Natick is home to miles eight through 12 of the Boston Marathon, with Framingham to the west and Wellesley to the east. In fact, “Natick” was the answer to a 2008 New York Times crossword clue: “Town at the eighth mile of the Boston Marathon.”
There are also a few big corporate headquarters in town, including Cognex and MathWorks, and there used to be a Hostess Factory, which was torn down to make the Natick Mall.
Apart from the mall, Natick has a vibrant downtown area with an abundance of family-friendly places to spend time.
Check it out.
1. You’ll live in…
… a colonial style home. Though there are new constructions in town, many of the homes listed for sale are in varying forms of the colonial style. Don’t be surprised if you see a few cape style homes as well. There have also been hundreds of new apartments and condos built in the last few years as Natick has become a more popular place to live.
On the other hand, for those who love to shop, the Nouvelle building has 215 luxury condo units and a private entrance to the Natick mall.
There are a couple historic districts in town — the John Eliot Historic District in South Natick and the Henry Wilson Historic District on West Central Street — which have many historic homes and landmarks.
2. You’ll pay…
… quite a bit less than neighboring Wellesley. The Zillow Home Value Index puts Natick’s median home value at $480,500 — Wellesley’s is around $1,150,000. Natick’s home values have gone up 7.9 percent in the last year and are expected to increase another 2.1 percent in the next year.
For $400,000 to $500,000, you can get a home that is around 1,500 square feet and has two to three bedrooms. Though there is not a specific WalkScore for the town of Natick, many of the addresses in town get below a 50, meaning a car is a necessity. There are also multiple MBTA Commuter Rail stops with direct access into Boston.
3. You’ll hang out…
… in downtown Natick. The The Boston Globe cites Natick’s vibrant downtown as a huge plus for living there — “Natick has a great downtown: broad streets, lots of stores and businesses, and, as a result of the  fire, lots of impressive brick buildings. Check out Lola’s Italian Groceria for a great sandwich or Comella’s just doors away.”
(There was a huge fire in in the 1870s that destroyed much of the town center and most buildings had to be rebuilt.)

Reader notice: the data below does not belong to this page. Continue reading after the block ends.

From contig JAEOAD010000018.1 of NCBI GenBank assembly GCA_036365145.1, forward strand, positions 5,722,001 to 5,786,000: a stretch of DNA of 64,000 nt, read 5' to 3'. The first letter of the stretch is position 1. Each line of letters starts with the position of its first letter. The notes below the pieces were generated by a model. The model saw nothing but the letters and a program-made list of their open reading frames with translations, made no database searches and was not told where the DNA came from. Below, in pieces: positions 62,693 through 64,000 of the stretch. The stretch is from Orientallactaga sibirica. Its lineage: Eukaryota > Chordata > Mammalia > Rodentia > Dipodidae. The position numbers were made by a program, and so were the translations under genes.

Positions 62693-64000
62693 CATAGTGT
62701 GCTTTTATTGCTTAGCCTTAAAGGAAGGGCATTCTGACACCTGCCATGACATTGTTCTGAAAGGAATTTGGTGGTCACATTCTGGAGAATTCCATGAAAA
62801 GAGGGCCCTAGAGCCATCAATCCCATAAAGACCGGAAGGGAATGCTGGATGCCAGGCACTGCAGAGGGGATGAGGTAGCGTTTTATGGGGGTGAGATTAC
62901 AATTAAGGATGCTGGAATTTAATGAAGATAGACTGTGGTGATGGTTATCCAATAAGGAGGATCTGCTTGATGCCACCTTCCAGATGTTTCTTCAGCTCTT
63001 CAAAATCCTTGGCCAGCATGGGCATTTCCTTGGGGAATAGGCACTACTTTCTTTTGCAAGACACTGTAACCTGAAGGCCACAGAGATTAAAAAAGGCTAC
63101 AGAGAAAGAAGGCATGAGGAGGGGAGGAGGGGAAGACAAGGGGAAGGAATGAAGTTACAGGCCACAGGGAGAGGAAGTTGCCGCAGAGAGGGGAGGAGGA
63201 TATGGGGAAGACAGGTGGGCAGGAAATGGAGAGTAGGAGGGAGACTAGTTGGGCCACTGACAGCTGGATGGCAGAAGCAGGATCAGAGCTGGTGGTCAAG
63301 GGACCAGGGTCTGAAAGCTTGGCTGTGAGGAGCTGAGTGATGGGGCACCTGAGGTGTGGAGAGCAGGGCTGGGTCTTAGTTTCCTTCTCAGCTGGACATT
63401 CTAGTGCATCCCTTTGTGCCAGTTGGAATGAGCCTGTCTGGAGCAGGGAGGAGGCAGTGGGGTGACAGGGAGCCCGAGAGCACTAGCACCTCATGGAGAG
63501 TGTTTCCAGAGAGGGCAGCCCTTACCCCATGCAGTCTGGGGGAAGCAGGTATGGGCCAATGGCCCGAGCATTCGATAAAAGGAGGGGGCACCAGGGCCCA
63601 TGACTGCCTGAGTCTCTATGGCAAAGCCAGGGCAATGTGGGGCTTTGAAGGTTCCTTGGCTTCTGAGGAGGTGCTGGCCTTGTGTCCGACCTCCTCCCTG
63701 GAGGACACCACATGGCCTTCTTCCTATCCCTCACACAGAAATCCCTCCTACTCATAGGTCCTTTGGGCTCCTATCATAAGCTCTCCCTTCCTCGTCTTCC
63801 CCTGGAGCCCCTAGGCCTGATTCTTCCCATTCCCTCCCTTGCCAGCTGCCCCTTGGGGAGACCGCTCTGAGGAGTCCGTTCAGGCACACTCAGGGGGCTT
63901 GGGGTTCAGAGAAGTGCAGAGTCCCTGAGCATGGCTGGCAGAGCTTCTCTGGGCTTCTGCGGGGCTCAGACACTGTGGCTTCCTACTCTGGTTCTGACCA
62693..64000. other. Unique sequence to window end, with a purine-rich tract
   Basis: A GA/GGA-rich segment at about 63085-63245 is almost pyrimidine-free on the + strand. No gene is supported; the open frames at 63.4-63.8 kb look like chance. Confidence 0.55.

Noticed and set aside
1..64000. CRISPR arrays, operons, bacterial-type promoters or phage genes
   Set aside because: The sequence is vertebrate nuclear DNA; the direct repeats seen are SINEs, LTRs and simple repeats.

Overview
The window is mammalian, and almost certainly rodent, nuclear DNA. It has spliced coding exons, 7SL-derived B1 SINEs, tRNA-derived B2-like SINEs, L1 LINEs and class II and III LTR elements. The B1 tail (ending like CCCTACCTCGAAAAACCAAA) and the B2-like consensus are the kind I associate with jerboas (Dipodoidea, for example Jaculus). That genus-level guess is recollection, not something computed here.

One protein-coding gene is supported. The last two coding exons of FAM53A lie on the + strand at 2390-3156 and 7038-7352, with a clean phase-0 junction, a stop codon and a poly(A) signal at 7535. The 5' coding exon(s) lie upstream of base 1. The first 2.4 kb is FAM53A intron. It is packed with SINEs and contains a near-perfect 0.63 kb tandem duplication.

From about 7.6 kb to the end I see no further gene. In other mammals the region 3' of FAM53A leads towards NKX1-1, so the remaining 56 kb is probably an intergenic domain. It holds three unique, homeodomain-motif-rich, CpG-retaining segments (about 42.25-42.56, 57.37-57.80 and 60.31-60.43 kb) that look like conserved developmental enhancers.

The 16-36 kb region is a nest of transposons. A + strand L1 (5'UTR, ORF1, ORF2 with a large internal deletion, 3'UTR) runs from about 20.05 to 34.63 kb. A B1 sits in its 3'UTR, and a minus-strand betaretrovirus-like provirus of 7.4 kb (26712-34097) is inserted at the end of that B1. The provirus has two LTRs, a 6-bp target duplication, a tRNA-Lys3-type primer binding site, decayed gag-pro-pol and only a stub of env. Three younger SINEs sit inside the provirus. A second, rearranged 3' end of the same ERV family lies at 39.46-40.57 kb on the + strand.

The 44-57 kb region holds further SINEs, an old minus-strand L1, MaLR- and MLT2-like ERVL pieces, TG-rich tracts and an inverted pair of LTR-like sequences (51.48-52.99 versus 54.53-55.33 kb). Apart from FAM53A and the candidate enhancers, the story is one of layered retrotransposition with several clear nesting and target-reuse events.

Also in the downtown is the Natick Center Cultural District, which calls itself “the arts and culture hub of MetroWest.” The Cultural District is “home to more than 100 working artists, The Center For Arts in Natick, the Morse Institute Library, many independently owned businesses and cultural organizations, and an active Parks and Recreation Department, all contributing to a busy year-round schedule of arts and cultural events.”
But the Trip Advisor No. 1 thing to do in town is to go to the Natick Mall, which has plenty of places to shop, restaurants where you can grab a quick bite or sit and dine, and an American Girl Store.
For the history buff, the Museum of WWII Boston is in Natick and has a bevy of artifacts and exhibits. If you’d rather be outside, Natick has plenty of options, like the Broadmoor Wildlife Sanctuary and the Belkin Family Lookout Farm, which has been in operation since 1651.
When it’s time to eat, there are plenty of options, the highest rated on Yelp being Spalla’s Chicago Italian Beef. But if you want a historic place to go, Casey’s Diner is it — it has been around since 1922.
4. Your kids will…
… go to excellent schools. Two schools in town are ranked a 10 on the 1-10 GreatSchools rating scale, including Brown Elementary School and Johnson Elementary School. There are also two schools that get a 9 and the rest get a 7 or above.
The Natick Community Organic Farm was founded in 1975 and is a place where kids can learn where their food comes from.
5. You’ll love…
…that Harriet Beecher Stowe used to spend time in Natick. Though the Uncle Tom’s Cabin author never had a permanent residence in town, she did visit her husband’s family at 2 Pleasant Street and based her 1869 book Oldtown Folks on people she met on her visits. Many of the homes she wrote about in the book are still in the John Eliot Historic District.